Back to the future: The pragmatic classicism of Australia's Parliament House
Source TitleARQ: Architectural Research Quarterly
PublisherCambridge University Press (CUP)
University of Melbourne Author/sTombesi, Paolo
AffiliationArchitecture, Building And Planning
Document TypeJournal Article
CitationsTombesi, P. (2003). Back to the future: The pragmatic classicism of Australia's Parliament House. Architectural Research Quarterly, 7 (2), pp.140-154. https://doi.org/10.1017/S1359135503002100.
Access StatusThis item is currently not available from this repository
C1 - Journal Articles Refereed
Until the launch of Federation Square in Melbourne, in 1997, Australia's contribution to the history of international architectural competitions consisted essentially of two buildings: the Sydney Opera House, won by Jørn Utzon in 1957, and the Federal Parliament House in Canberra, won by Mitchell/Giurgola and Thorp (MGT) in 1980. While Utzon's building is widely acknowledged as a daring piece of innovative design and one of the architectural icons of this century, MGT's winning scheme for Parliament House drew heavy criticism from the moment the proposal was unveiled: neo-Classicist lines, a Beaux-Arts parti, and the building's occupation of Capital Hill – at the top of the Griffins' 1912 scheme for Canberra – were seen by many as displaying a lack of sensibility towards Australian landscape, culture, and ingenuity, and as the result of a conservative approach to contemporary urban design.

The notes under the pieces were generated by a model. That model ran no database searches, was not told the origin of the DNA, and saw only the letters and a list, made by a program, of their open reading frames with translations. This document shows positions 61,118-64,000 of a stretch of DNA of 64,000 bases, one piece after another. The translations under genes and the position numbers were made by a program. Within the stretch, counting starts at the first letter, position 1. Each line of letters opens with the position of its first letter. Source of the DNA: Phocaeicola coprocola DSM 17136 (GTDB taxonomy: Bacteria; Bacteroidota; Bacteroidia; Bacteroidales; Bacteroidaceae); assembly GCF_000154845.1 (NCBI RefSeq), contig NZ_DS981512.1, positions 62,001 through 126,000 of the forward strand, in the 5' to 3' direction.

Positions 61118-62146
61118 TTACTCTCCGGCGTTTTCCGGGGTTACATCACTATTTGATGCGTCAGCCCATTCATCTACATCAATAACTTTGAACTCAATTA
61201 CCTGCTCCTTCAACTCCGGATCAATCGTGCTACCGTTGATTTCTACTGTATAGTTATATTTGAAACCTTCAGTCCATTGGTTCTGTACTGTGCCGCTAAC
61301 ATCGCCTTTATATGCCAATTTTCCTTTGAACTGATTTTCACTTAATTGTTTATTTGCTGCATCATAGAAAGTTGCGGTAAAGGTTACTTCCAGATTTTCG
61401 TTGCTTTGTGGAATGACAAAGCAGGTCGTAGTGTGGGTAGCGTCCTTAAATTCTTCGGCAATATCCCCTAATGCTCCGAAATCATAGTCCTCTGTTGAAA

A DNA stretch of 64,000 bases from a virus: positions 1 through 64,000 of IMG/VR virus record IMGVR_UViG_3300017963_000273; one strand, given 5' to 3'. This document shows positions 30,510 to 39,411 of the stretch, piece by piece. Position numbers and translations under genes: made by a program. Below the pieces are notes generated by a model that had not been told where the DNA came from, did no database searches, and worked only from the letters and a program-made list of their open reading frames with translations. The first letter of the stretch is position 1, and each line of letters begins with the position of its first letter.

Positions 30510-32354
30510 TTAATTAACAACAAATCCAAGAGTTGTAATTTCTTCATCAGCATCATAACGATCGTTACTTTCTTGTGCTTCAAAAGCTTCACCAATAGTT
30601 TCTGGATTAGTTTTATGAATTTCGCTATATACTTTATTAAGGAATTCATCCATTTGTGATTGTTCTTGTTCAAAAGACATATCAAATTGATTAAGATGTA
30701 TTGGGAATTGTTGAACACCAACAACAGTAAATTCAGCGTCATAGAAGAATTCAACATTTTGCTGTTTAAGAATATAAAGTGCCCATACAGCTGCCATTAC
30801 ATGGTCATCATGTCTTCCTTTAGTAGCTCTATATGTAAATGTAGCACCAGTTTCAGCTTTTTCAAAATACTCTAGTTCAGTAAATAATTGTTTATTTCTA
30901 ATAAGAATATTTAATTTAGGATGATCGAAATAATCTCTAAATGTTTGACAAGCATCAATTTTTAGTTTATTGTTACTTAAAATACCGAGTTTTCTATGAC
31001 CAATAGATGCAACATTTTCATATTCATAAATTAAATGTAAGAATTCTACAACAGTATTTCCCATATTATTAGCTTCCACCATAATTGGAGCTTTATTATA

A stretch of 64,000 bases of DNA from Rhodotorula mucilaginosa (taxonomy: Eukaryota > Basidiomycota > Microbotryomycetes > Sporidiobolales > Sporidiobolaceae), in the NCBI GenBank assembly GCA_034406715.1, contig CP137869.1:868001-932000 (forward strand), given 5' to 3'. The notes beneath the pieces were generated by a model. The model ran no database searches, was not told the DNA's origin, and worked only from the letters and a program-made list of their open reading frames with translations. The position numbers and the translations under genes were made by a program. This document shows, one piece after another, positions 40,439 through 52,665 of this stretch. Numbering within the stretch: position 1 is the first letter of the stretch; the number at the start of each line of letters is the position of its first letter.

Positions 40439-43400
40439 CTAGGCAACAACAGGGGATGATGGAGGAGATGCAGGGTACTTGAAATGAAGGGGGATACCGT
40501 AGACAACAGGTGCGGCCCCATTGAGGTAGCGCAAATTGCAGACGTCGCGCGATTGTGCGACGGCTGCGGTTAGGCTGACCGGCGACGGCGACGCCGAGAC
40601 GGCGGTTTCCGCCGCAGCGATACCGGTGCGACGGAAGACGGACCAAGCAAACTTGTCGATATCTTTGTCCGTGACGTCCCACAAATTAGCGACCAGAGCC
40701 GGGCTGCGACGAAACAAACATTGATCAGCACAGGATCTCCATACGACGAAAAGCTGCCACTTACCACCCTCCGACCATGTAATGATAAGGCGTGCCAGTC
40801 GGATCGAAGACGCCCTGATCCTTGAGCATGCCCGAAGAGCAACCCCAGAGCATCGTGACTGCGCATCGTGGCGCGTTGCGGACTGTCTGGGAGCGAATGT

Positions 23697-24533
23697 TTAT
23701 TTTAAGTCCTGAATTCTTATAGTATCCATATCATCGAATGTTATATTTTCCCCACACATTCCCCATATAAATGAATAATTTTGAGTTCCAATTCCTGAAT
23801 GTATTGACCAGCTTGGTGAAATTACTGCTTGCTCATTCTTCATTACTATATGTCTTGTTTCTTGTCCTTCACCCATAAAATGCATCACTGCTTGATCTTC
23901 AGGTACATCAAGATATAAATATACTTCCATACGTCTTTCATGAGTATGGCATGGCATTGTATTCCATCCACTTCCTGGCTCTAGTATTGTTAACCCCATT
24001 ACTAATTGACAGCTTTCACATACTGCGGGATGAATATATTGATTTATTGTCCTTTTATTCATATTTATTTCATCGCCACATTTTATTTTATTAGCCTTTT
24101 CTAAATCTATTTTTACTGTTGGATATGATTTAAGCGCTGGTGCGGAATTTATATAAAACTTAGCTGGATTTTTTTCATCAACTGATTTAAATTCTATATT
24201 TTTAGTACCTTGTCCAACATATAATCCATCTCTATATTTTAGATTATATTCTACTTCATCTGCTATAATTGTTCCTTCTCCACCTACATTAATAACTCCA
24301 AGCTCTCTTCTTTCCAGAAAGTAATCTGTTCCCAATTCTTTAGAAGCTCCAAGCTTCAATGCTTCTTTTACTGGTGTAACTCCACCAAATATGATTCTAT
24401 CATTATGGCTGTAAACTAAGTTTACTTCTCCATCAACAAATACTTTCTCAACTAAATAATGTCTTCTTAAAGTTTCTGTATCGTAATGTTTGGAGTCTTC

KeywordsArchitecture ; Other
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